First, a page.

Gov. Henry McMaster is the clear choice among Republicans today, but he could have a fight on his hands in a few short months.
A poll of South Carolina voters released Friday shows McMaster is the current pick of a majority of GOP primary voters to be the party’s nominee in 2018.
But it also shows former state health agency head Catherine Templeton of Mount Pleasant could be in the early stages of mounting a serious challenge.
Statewide, 51 percent of GOP voters support McMaster, while Templeton is in second place at 21 percent.
Lt. Gov. Kevin Bryant is a distant third at 8 percent, while former Lt. Gov. Yancey McGill gets only 1 percent.
The remaining 19 percent is undecided.
The results are based on a survey by Mason-Dixon Polling & Strategy Inc. of Jacksonville, Fla., from Dec. 6-10. A total of 625 registered South Carolina voters were interviewed statewide by telephone. The data includes a sample of 400 regular Republican primary voters.
Mason-Dixon said it included questions on McMaster's job performance and the status of the GOP governor's race, as part of a survey it conducted for unidentified public policy groups. None of those groups are associated with any of the campaigns.
The poll, which was provided to The Post and Courier, is significant because it represents the first widely released numbers in the GOP fight.
College of Charleston political scientist Gibbs Knotts said the figures show McMaster has some security in that he is above the 50 percent mark with a 30-point lead. He could win the nomination in June without a runoff if his numbers remain secure.
But Knotts also said Templeton, who is making her first bid at statewide office, could catch up. Her double-digit showing at this early stage means she is in a good position to narrow the gap.
"It's not too tall of a task to get him (McMaster) into a runoff, which is the goal of all these candidates," he said.
South Carolina election law calls for a runoff election between the top two voter-getters if no candidate in a primary breaks the 50 percent threshold.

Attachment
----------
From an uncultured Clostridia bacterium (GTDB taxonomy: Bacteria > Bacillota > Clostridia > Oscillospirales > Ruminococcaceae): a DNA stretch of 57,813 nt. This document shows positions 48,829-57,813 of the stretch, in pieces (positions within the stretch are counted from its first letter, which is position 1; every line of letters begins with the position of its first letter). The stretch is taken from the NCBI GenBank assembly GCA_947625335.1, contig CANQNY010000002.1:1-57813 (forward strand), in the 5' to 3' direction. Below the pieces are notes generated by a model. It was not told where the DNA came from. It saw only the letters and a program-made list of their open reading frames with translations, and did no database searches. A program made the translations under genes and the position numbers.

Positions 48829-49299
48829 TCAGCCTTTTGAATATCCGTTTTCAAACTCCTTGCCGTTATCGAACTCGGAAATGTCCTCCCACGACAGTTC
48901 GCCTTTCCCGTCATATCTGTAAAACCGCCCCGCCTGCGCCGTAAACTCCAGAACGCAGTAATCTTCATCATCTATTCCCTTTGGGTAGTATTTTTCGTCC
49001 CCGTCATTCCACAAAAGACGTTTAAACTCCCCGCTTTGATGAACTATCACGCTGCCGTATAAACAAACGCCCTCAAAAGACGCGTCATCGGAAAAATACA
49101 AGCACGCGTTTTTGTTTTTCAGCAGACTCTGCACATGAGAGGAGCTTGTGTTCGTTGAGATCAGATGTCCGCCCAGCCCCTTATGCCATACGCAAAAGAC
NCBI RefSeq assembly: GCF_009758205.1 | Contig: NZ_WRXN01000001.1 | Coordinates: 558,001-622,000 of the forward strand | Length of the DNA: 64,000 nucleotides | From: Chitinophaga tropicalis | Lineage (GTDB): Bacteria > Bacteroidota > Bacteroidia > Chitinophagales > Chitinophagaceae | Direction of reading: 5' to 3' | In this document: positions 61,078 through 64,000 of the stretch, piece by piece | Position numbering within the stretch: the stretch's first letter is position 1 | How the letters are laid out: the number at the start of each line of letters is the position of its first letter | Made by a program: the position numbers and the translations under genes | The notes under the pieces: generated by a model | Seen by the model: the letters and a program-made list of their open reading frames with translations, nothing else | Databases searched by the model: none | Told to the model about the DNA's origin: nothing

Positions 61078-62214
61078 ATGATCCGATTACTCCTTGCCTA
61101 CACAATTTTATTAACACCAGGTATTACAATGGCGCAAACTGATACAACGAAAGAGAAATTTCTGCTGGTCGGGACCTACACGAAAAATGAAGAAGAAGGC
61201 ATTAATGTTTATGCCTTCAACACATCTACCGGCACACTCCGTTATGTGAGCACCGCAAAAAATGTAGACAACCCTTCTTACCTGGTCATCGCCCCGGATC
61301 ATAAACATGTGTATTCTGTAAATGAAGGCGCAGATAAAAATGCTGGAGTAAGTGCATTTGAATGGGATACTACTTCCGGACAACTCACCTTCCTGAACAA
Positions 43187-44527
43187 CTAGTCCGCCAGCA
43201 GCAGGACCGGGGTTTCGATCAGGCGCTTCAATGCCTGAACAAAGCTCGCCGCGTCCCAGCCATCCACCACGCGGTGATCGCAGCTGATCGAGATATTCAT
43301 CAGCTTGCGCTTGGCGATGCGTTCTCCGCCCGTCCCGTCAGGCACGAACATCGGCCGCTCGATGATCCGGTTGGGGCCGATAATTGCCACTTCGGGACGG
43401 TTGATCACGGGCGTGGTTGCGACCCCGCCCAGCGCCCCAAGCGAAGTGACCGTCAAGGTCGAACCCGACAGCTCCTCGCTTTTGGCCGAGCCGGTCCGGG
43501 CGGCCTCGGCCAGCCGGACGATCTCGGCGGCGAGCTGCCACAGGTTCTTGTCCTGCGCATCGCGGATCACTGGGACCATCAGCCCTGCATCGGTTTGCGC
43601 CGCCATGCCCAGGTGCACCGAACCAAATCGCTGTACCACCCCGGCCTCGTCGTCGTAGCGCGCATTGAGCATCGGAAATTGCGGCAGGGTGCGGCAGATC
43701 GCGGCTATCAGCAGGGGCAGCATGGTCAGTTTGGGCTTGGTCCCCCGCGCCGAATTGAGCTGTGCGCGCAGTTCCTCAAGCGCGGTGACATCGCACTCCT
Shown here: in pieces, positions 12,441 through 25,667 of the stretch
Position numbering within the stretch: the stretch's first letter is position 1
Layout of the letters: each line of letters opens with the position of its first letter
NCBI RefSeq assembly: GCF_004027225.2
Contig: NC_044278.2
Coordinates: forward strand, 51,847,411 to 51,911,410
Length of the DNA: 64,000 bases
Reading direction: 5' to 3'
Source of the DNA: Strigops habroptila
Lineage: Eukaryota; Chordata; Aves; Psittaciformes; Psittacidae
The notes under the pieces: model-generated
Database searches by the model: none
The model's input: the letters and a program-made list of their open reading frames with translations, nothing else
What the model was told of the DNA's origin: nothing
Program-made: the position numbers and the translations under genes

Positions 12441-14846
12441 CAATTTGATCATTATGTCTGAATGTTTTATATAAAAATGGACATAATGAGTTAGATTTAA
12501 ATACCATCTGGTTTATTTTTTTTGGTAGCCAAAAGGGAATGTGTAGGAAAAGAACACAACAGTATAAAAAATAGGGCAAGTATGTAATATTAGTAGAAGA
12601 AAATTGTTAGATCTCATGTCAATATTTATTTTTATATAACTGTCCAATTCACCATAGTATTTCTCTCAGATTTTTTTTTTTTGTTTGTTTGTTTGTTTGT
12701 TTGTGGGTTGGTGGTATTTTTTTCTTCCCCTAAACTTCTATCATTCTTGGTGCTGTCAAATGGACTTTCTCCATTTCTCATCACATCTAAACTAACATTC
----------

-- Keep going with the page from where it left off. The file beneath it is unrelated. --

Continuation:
Knotts added that while there are several GOP factions — veterans, Donald Trump supporters, social conservatives, to name a few — the race may be decided by attracting the "most-active Republicans," those who faithfully come out for party primaries.
Still important to the big picture, he added, is how the candidates raise money, noting that so far McMaster and Templeton have been neck and neck.
McMaster has the overall total fundraising lead — $2.33 million to Templeton’s $2.05 million — according to recent campaign disclosures from October. The next round of reporting is due in January.
- McMaster's job rating is generally positive, with a 48 percent approval rating, while 26 percent disapprove.
- His highest approval region of the state is Greenville and the Upstate, and around Florence at 51 percent. His lowest is around Charleston and the Lowcountry, 43 percent.
- Whites and men approved of McMaster's job performance at over 50 percent; blacks and women are much lower, with only a 24 percent approval rating among African-Americans.
- McMaster holds a 69 percent approval rating from Republicans and 45 percent approval from independents. Only 24 percent of Democrats approve of his job performance.
The margin for error for the entire survey was plus or minus 4 percentage points, meaning there is a 95 percent probability that the "true" figure would fall within that range if all voters were surveyed. The margin for error is higher for any subgroup, such as a gender or age grouping.
For all the responses the survey targeted areas of the state in proportion to South Carolina's geographic population distribution: Charleston/Lowcounty, 22 percent; Columbia/Piedmont, 27 percent; Greenville/Upstate, 35 percent; and Florence/Pee Dee 16 percent.
No Democratic candidates were included in the Mason-Dixon survey.